Voices of Madness, Voices of Mental Ill-health
Centre for Health Histories, University of Huddersfield
15th- 16th Sept 2016
In the thirty years since Roy Porter called on historians to lower their gaze so that they might better understand patient-doctor roles in the past, historians have sought to place the voices of previously, silent, marginalised and disenfranchised individuals at the heart of their analyses.
Contemporaneously, the development of service user groups and patient consultations have become an important feature of the debates and planning related to current approaches to prevention, care and treatment. The aim of this conference is to further explore and reveal how the voices of those living with and treating mental illness have been recorded and expressed. We hope to consider recent developments in these areas with a view to facilitating an interdisciplinary discourse around historical perspectives of mental health and illness.
The organisers invite proposals for 20 minutes on the themes of voices of madness and mental ill health under headings including but not limited to:
- Oral history and testimony
- Mental ill-health and community care
- Mental ill-health and institutional histories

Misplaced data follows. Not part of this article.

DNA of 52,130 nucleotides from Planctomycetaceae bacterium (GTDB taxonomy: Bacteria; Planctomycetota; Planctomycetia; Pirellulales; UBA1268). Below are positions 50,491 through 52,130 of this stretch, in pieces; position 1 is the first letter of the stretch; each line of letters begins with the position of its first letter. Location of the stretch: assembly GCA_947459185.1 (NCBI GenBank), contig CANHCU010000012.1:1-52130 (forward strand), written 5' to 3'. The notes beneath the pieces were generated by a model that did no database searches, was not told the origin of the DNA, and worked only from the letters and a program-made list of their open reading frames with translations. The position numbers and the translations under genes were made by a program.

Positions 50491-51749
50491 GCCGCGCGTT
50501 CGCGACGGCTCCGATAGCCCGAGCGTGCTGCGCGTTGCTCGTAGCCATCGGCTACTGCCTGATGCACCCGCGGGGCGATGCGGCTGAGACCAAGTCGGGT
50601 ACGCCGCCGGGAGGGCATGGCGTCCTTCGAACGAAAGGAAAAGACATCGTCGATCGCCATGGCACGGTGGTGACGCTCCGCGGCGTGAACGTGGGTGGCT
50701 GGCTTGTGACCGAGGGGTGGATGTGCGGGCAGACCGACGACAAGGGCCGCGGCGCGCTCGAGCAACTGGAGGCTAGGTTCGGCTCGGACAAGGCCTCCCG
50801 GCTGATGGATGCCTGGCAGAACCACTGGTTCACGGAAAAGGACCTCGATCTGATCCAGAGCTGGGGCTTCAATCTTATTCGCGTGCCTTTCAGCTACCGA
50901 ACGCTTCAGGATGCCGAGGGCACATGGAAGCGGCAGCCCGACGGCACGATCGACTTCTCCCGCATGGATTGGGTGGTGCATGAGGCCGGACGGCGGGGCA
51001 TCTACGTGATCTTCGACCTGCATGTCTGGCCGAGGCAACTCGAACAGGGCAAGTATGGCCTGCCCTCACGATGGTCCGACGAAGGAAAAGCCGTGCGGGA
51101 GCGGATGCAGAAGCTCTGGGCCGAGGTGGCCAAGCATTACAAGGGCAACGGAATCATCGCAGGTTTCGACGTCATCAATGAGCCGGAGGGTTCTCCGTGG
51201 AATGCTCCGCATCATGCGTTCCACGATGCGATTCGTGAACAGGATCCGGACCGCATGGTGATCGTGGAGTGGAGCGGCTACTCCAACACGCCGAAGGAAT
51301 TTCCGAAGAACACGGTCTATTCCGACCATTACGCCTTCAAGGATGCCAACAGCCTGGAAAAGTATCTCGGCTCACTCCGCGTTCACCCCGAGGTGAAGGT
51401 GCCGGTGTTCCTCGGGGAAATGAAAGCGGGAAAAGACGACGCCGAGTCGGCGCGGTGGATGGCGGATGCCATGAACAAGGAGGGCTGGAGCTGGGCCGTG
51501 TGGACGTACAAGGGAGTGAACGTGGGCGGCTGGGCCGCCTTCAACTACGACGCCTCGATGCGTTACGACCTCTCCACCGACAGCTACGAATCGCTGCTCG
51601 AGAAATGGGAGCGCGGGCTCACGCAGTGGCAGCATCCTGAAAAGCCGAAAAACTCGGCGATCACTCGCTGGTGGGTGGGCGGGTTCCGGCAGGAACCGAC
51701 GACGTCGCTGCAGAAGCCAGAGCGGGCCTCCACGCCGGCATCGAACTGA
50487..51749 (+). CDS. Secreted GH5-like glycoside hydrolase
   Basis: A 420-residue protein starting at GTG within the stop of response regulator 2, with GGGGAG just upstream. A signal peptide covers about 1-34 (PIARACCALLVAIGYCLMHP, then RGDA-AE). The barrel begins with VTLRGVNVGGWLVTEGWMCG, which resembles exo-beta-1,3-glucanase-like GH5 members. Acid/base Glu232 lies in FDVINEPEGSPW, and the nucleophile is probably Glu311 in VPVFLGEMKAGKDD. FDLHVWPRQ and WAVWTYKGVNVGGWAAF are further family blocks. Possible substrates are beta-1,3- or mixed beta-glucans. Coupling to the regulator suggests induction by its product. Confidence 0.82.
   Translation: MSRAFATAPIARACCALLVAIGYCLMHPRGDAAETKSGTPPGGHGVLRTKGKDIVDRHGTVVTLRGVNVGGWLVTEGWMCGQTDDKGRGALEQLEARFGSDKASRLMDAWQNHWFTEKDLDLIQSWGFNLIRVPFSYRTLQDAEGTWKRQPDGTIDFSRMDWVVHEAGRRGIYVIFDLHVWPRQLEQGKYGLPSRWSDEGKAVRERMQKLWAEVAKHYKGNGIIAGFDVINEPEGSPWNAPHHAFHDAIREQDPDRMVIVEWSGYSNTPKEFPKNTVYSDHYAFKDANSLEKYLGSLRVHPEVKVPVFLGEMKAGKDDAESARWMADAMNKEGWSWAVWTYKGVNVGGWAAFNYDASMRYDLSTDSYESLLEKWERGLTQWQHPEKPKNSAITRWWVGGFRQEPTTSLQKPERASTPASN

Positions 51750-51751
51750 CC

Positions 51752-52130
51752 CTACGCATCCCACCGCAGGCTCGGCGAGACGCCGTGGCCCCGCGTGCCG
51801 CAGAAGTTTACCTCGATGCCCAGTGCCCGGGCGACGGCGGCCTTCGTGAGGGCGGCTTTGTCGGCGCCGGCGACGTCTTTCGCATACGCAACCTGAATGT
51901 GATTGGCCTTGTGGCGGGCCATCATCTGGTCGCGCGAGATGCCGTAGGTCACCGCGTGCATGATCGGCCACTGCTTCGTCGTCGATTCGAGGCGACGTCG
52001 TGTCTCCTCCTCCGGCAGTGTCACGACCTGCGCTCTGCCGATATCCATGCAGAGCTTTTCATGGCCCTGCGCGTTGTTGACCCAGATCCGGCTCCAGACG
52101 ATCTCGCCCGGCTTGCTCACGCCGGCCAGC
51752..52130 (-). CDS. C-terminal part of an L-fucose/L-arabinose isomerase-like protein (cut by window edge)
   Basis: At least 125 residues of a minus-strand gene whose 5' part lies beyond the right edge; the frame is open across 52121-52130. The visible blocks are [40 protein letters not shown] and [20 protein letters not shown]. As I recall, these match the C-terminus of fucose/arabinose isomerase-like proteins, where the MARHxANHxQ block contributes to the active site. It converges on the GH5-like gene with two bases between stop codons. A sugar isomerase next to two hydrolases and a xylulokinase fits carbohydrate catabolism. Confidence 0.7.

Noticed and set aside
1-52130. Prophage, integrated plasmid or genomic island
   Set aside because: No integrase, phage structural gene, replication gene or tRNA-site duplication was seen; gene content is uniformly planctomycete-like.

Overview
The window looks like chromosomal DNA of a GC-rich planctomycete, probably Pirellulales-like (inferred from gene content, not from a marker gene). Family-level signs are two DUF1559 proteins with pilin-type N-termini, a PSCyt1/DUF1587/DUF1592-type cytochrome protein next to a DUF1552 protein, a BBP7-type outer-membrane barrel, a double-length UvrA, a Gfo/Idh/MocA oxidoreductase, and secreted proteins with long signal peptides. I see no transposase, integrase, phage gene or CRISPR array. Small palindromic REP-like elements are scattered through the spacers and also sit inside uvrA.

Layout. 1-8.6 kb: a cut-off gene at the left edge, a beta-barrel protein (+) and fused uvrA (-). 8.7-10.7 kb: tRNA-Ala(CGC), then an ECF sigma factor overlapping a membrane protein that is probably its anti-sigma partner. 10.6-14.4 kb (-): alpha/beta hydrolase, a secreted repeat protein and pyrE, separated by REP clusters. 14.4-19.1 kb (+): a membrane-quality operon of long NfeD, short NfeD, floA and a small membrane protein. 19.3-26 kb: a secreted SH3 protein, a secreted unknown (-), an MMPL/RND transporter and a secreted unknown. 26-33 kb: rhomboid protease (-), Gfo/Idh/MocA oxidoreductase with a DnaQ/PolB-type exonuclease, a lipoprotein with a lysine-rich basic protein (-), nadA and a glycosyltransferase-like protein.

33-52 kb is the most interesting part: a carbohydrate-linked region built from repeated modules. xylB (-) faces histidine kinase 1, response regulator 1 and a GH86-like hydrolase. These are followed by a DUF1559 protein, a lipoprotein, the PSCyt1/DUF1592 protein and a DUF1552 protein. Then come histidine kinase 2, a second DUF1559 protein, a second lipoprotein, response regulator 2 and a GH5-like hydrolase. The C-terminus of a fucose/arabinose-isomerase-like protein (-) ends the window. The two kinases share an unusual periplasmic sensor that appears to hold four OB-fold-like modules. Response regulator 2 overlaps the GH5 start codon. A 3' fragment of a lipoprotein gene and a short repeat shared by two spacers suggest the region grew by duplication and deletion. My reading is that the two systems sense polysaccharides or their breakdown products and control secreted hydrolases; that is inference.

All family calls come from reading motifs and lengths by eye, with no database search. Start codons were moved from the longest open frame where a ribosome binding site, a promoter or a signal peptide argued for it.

- The role of informal carers
- The growth of the mental health professions
- Mental ill health and the voice(s) of adolescentsand children
- Museums and the ‘heritage’ of mental ill health
- The literature (fiction and non-fiction) of mental ill health
- Language of madness (if not covered by ‘heritage’)
- Dissenting voices
- Appropriation of voices
- Absent voices
- Voices and art
- Voices and stigma
- The voices of mental ill-health on TV and radio
- Individual, activist and social media
For more information contact Dr Rob Ellis (firstname.lastname@example.org), Dr Sarah Kendal (email@example.com) or Dr Steven Taylor (firstname.lastname@example.org). To submit a paper proposal (250 words maximum) or express an interest, please contact Steve Taylor by 14 March 2016.
We hope to offer some bursaries for postgraduate and early career researchers.